Effects of carnitine on oxidative stress response to intravenous iron administration to patients with CKD: Impact of haptoglobin phenotype

Zaher Armaly, Amir Abd El Qader, Adel Jabbour, Kamal Hassan, Rawi Ramadan, Abdalla Bowirrat, Bishara Bisharat

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6 Scopus citations

Abstract

Background: Anemia is a common disorder in CKD patients. It is largely attributed to decreased erythropoietin (EPO) production and iron deficiency. Therefore, besides EPO, therapy includes iron replenishment. However, the latter induces oxidative stress. Haptoglobin (Hp) protein is the main line of defense against the oxidative effects of Hemoglobin/Iron. There are 3 genotypes: 1-1, 2-1 and 2-2. Hp 2-2 protein is inferior to Hp 1-1 as antioxidant. So far, there is no evidence whether haptoglobin phenotype affects iron-induced oxidative stress in CKD patients. Therefore, the present study examines the influence of carnitine treatment on the intravenous iron administration (IVIR)-induced oxidative stress in CKD patients, and whether Hp phenotype affects this response. Methods: Trial registration: Current Controlled Trials ISRCTN5700858. This study included 26 anemic (Hb = 10.23 ± 0.28) CKD patients (stages 3-4) that were given a weekly IVIR (Sodium ferric gluconate, [125 mg/100 ml] for 8 weeks, and during weeks 5-8 also received Carnitine (20 mg/kg, IV) prior to IVIR. Weekly blood samples were drawn before and after each IVIR for Hp phenotype, C-reactive protein (CRP), advanced oxidative protein products (AOPP), neutrophil gelatinase-associated lipocalin (NGAL), besides complete blood count and biochemical analyses. Results: Eight percent of CKD patients were Hp1-1, 19 % Hp2-1, and 73 % Hp2-2. IVIR for 4 weeks did not increase hemoglobin levels, yet worsened the oxidative burden as was evident by elevated plasma levels of AOPP. The highest increase in AOPP was observed in Hp2-2 patients. Simultaneous administration of Carnitine with IVIR abolished the IVIR-induced oxidative stress as evident by preventing the elevations in AOPP and NGAL, preferentially in patients with Hp2-2 phenotype. Conclusions: This study demonstrates that Hp2-2 is a significant risk factor for IVIR-induced oxidative stress in CKD patients. Our finding, that co-administration of Carnitine with IVIR preferentially attenuates the adverse consequences of IVIR, suggests a role for Carnitine therapy in these patients.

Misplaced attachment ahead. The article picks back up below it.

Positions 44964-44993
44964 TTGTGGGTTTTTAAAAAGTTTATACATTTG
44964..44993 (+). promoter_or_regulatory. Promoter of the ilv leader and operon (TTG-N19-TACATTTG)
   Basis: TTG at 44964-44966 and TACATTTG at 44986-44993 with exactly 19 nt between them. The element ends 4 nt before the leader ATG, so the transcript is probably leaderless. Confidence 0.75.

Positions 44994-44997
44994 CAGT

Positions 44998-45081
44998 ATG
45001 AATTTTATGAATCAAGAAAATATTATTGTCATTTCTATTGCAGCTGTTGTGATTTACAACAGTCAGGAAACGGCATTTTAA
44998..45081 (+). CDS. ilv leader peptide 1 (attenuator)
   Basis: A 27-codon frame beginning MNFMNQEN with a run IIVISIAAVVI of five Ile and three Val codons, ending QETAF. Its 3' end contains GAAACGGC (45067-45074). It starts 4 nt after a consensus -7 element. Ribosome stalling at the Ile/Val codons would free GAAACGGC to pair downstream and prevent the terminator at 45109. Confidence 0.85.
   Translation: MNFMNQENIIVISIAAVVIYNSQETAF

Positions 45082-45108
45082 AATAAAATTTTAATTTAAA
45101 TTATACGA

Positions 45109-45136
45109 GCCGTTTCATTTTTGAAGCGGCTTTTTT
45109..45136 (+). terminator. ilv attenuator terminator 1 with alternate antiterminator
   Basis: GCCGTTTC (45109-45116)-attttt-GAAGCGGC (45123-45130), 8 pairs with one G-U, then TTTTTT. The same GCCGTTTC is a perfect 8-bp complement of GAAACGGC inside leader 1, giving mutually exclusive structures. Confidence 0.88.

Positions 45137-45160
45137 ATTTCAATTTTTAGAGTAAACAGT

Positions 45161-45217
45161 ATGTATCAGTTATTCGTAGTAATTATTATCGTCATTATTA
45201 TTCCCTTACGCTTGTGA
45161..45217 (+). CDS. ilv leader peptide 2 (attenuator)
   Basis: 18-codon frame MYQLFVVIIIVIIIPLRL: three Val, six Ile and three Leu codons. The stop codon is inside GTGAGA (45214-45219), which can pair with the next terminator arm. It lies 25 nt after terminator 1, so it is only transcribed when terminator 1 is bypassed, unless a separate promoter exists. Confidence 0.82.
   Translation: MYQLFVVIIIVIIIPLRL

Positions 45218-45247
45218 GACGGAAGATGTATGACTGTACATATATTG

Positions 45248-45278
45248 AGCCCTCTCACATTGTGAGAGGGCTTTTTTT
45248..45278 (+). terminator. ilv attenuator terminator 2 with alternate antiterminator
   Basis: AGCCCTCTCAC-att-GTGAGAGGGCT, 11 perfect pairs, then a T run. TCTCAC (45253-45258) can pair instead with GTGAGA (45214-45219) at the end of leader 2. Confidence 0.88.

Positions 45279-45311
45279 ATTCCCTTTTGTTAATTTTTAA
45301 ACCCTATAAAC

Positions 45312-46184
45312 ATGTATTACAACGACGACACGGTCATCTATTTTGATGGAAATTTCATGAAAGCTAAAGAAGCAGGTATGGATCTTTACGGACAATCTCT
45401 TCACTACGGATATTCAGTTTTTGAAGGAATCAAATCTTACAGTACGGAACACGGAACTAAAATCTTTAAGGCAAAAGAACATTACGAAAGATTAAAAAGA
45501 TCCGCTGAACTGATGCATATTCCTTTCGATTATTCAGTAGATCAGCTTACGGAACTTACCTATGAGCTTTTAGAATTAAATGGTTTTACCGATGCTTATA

Original languageEnglish
Article number135
JournalBMC Nephrology
Volume16
Issue number1
DOIs
StatePublished - 13 Aug 2015

Bibliographical note

Publisher Copyright:
© 2015 Armaly et al.

Keywords

  • Anemia
  • Carnitine
  • Chronic kidney disease
  • Haptoglobin
  • Intravenous iron administration
  • Oxidative stress

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